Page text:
Worse, public chains are, well, public – by construction, every node needs to maintain a copy of all information and updates from all sources, regardless of access patterns. So even experimental or “test” data from a no-longer-existent startup will have to be copied and maintained by every node in the network, in perpetuity. Similarly, if two companies want to use a public chain to communicate but don’t necessarily need (or perhaps even want) others to participate in the exchange, every other node (and all auditing clients listening for updates) still has to be informed, making both data distribution and data storage vastly inefficient over time due to what the intentionally access pattern agnostic approach of public chain design. Techniques designed to ameliorate these problems, such as sharding and “L2 caches” have their own drawbacks, usually including the fact that they are both more centralized in their approaches and that they place the burden of picking a “subcommunity” with which to communicate on every client.
These public chain drawbacks don’t improve over time or with technology; in fact, as the throughput of streamed data and the total volume of stored data increase, they actually get worse. For all of these durable structural reasons, private chains will remain a more efficient and “greener” technology for applications such as partner data sharing, cross-cloud operational data stores, and real-time data fabrics than public chains.
First generation private chains, such as Hyperledger Fabric and Quorum, rely on known identities for node operators that do not require either Proof of Work or Proof of Stake to safely “mint” a block. However, as data sharing and data storage platforms go, they are woefully less efficient than modern, cloud-based approaches to storing and sharing data, such as Amazon DynamoDB or Azure CosmosDB. Cloud-based solutions such as these make more efficient use of infrastructure and electricity for several reasons:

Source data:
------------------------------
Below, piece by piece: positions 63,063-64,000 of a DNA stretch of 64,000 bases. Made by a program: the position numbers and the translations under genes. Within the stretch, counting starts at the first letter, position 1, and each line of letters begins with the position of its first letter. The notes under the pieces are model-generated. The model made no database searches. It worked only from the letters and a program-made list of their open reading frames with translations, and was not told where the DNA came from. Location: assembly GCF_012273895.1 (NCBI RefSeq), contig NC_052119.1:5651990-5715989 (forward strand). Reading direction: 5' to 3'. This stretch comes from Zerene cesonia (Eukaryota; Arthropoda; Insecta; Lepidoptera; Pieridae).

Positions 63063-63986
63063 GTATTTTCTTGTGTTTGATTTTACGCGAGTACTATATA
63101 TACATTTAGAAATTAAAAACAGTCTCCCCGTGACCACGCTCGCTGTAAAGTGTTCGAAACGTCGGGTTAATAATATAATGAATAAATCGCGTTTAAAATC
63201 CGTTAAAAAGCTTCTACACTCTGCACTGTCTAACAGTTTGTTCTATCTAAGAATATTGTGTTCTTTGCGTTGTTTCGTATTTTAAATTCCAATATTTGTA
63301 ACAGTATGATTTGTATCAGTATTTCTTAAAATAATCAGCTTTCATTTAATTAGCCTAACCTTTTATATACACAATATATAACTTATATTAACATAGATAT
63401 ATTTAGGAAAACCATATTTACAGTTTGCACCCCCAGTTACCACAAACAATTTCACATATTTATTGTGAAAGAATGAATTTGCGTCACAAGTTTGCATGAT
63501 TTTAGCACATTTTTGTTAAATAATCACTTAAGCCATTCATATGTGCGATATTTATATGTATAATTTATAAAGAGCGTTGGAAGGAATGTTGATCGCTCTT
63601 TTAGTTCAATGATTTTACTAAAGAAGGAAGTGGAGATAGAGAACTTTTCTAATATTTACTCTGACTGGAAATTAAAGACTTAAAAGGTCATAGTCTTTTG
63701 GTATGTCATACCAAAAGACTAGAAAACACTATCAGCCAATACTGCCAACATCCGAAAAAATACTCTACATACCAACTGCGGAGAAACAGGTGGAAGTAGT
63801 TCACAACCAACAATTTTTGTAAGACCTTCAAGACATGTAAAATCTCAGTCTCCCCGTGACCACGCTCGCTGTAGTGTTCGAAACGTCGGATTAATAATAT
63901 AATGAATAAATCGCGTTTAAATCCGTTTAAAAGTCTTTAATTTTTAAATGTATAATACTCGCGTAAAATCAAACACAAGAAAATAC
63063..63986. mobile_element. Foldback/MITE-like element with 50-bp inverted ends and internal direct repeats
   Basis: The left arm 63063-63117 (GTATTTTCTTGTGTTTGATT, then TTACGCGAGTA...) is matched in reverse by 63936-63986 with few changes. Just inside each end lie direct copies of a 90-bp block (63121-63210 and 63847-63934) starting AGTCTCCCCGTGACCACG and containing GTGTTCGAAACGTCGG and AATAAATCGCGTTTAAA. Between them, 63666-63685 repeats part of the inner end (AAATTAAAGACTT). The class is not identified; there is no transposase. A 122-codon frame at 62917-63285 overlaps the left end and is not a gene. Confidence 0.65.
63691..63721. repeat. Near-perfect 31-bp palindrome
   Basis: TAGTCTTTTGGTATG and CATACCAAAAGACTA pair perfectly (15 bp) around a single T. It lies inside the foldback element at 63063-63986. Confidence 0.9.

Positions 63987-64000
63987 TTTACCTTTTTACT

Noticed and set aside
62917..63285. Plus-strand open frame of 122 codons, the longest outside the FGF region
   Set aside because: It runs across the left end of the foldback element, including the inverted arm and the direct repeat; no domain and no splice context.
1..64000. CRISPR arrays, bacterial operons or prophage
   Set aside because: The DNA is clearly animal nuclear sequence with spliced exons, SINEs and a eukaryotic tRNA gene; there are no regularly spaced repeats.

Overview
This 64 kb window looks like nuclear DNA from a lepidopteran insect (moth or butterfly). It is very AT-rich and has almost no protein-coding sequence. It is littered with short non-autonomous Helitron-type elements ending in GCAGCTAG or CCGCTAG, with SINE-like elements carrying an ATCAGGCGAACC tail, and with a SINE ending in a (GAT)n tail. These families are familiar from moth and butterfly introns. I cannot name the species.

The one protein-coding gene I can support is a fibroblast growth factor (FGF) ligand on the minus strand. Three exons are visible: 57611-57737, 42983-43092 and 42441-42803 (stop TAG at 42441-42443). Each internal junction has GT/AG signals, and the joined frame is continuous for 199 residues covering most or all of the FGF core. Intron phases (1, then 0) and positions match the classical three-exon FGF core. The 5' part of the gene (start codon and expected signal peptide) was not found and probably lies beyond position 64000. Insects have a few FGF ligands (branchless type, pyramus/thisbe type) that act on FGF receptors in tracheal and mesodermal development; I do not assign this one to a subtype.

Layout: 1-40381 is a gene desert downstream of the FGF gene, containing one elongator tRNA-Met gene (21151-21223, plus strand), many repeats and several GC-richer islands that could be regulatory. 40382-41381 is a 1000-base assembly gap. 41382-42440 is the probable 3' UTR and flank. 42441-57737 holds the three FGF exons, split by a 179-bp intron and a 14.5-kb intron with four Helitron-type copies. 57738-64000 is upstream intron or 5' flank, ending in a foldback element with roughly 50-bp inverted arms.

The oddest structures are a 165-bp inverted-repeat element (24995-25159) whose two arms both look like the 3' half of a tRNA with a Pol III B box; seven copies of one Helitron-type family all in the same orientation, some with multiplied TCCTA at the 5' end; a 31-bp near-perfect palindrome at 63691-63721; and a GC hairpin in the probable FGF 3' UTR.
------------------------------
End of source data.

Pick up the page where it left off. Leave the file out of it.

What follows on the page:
- They are multi-tenanted, achieving aggregate utilization that is far higher than an individual company or deployment could produce through sharing of resources, without having to compromise burst capacity.
- Their storage capacity is continually expanding, avoiding “scale to peak” concerns that cause over-provisioning of legacy blockchain storage resources.
- They have flexible fleet sizing and work allocation algorithms, enabling them to direct compute power where needed, avoiding “scale to peak” concerns that cause over-provisioning of legacy blockchain compute resources.
- Their algorithms are inherently fault tolerant across containers, servers, and available (fault) zones, avoiding the requirement for applications to create fully redundant deployments. By contrast, legacy blockchains require multiple nodes to overcome server or availability zone failures, resulting in a much larger computational and storage footprint to achieve the same end result.
Given that public cloud services have solved many of these challenges for centralized data sharing solutions, it’s natural to wonder if they couldn’t be similarly applied to decentralized data sharing solutions, i.e. blockchains. And indeed, second generation blockchain approaches have done just that.
In part 2, out later this week, we will investigate how leveraging the best in cloud technologies reduce a private blockchain's carbon footprint.